Today at 2:30pm, a faithful congregation of some five souls will gather at Keenley Methodist Chapel, keeping the tradition and the faith alive in the deep countryside. Services are every fortnight — today Rev’d Alex Dunstan leads the service of Holy Communion — and are held in the afternoons during the winter, but at 6:00pm in the summertime.
The only older Methodist church, Orphan House in Newcastle, was built in 1743, but demolished in 1856, and so Keenley, built in 1750, rebuilt in 1875 and still standing, lays its claim to being the longest continually serving Methodist Chapel site in the world.
Quite how, or why, a little collection of farm houses out in Keenleyside should have become a hotbed of Methodism, is not entirely clear. Notes from the explanatory story board on the chapel, and the Tynedale Methodist Circuit, help to explain. Certainly John Wesley (1704-1791), who with his brother Charles were considered the founders of Methodism (and clearly the main proselytisers for the faith) stayed at Hindley Hill Farm for a year or so as his base for his travelling evangelism, and he preached under a large sycamore tree nearby, so it must have made sense to build a chapel there. Indeed, although much of John Wesley’s preaching was done outside under the sky, probably people got fed up with standing around in the rain!
And thereafter the village/town of Allendale and the hamlets throughout all of the Allen Valleys were ripe for Methodism, as the first wave of chapel building was succeeded some 13 years later by a second wave of ‘Primitive’ Methodist chapels (to reach the people lower on the social ladder — language then was apparently less sensitive to sensibilities than it is today). More than 20 such chapels soon dotted these valleys. The Methodists listened carefully to John Wesley’s sermons about the ills of society, and helped to create the circumstances for prison reform, the abolition of slavery, and even temperance. At the time of his death, John Wesley was known as ‘the best loved man in England’.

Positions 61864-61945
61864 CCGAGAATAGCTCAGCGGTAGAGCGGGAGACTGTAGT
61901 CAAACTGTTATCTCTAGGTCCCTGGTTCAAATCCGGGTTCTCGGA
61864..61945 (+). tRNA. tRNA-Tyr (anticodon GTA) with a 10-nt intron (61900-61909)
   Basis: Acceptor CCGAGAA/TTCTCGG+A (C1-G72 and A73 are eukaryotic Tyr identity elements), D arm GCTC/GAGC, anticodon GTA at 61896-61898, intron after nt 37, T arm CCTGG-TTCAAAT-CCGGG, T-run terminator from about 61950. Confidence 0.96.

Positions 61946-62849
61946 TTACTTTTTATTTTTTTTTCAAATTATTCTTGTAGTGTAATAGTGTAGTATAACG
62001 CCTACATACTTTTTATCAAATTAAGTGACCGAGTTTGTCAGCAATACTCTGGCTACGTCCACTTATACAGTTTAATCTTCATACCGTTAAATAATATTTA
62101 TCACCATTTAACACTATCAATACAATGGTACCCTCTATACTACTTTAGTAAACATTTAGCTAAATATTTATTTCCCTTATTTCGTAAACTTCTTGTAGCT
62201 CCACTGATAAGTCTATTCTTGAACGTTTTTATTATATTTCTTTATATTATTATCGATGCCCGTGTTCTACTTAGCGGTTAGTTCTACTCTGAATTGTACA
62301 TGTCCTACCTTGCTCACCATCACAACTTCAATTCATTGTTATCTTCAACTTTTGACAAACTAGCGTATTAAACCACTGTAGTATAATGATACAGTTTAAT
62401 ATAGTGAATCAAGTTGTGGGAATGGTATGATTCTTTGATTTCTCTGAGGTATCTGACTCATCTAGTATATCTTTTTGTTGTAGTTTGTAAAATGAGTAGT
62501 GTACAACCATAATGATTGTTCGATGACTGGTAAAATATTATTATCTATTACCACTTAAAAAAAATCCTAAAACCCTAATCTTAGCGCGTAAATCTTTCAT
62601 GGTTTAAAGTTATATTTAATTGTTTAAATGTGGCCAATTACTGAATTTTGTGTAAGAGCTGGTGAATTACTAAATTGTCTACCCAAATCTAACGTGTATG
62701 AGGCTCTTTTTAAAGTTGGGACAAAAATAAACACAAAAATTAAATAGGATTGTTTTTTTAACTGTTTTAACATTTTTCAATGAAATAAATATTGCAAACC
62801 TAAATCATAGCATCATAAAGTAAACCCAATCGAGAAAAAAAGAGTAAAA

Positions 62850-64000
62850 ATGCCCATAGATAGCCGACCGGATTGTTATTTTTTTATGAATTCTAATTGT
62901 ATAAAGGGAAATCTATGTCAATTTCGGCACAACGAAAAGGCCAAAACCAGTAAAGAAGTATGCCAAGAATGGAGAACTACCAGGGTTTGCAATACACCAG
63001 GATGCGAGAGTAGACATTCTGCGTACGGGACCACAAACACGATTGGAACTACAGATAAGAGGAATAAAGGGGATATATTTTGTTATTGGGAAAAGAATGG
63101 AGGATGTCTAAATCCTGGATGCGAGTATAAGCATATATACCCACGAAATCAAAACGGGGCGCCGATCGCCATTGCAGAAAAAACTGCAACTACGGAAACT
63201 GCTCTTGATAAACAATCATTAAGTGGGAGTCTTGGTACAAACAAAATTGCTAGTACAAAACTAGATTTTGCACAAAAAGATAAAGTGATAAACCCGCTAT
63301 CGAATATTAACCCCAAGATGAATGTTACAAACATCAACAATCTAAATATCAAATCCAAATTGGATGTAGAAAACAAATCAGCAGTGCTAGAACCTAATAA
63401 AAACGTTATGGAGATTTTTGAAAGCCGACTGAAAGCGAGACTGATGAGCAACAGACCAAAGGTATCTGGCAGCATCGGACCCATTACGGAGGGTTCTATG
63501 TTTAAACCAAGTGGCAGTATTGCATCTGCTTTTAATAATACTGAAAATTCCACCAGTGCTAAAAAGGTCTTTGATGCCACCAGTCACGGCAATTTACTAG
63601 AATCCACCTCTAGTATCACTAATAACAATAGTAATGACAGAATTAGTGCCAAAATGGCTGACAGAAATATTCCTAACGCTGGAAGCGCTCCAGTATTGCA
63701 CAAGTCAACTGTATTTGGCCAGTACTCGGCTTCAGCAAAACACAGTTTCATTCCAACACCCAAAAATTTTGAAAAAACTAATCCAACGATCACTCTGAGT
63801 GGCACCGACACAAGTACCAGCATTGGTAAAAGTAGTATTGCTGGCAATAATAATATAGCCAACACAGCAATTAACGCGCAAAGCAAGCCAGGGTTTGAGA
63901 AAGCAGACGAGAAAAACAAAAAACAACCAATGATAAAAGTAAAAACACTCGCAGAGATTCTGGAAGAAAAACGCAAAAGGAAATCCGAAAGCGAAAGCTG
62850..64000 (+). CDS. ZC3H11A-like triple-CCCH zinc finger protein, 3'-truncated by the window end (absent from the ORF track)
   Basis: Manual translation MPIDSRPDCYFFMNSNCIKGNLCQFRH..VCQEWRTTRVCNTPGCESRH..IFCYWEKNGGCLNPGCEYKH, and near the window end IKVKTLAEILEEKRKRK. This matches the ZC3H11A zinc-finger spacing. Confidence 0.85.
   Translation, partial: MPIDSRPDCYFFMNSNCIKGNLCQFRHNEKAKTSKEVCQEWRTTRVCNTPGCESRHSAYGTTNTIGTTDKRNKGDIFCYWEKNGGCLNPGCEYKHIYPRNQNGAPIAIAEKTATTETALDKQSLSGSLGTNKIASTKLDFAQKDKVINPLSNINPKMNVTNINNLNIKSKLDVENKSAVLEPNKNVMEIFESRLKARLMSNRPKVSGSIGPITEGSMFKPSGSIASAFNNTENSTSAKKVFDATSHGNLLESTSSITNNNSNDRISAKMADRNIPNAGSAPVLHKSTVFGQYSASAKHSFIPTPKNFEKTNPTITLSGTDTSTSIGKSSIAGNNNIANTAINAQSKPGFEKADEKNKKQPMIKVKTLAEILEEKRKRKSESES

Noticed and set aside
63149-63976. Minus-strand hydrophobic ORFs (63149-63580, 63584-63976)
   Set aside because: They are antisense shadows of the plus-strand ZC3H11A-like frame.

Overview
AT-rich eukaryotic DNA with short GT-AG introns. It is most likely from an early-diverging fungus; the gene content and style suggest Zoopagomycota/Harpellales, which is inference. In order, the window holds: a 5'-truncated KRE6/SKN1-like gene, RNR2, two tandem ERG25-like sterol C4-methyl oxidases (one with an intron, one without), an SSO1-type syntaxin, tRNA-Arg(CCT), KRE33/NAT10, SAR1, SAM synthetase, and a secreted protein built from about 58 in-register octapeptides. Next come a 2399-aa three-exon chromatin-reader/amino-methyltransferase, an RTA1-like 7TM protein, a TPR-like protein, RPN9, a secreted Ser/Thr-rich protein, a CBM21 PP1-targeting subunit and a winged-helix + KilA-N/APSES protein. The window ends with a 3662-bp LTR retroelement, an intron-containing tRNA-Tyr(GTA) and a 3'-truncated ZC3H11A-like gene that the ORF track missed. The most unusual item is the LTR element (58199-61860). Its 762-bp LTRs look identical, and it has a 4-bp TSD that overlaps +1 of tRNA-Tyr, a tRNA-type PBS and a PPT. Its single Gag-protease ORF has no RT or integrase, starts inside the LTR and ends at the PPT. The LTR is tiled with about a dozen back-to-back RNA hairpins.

Many of the Methodist chapels throughout these valleys are subsumed now into private dwellings, as the numbers of practising Methodists have dwindled. I remember when the Ropehaugh chapel was deconsecrated and sold, and the Sparty Lea chapel is used only occasionally for worship these days (and is no longer deemed fit even as a polling station). Some of the smaller Primitive Methodist chapels, though, have fallen by the wayside into disrepair and ruin.
I suspect that even if services were eventually to cease at Keenley, the Methodist Heritage charity would ensure that the building remained for posterity, though Methodists are not known for sentimentality, but rather for practical approaches to changing social perspectives. Still, coming up to three centuries of service, as it would be by 2050, I can’t think the little chapel would be allowed to fall into desuetude. But for now, it’s kind of sweet, isn’t it, that regular services are still held there. “For where two or three are gathered together . . . “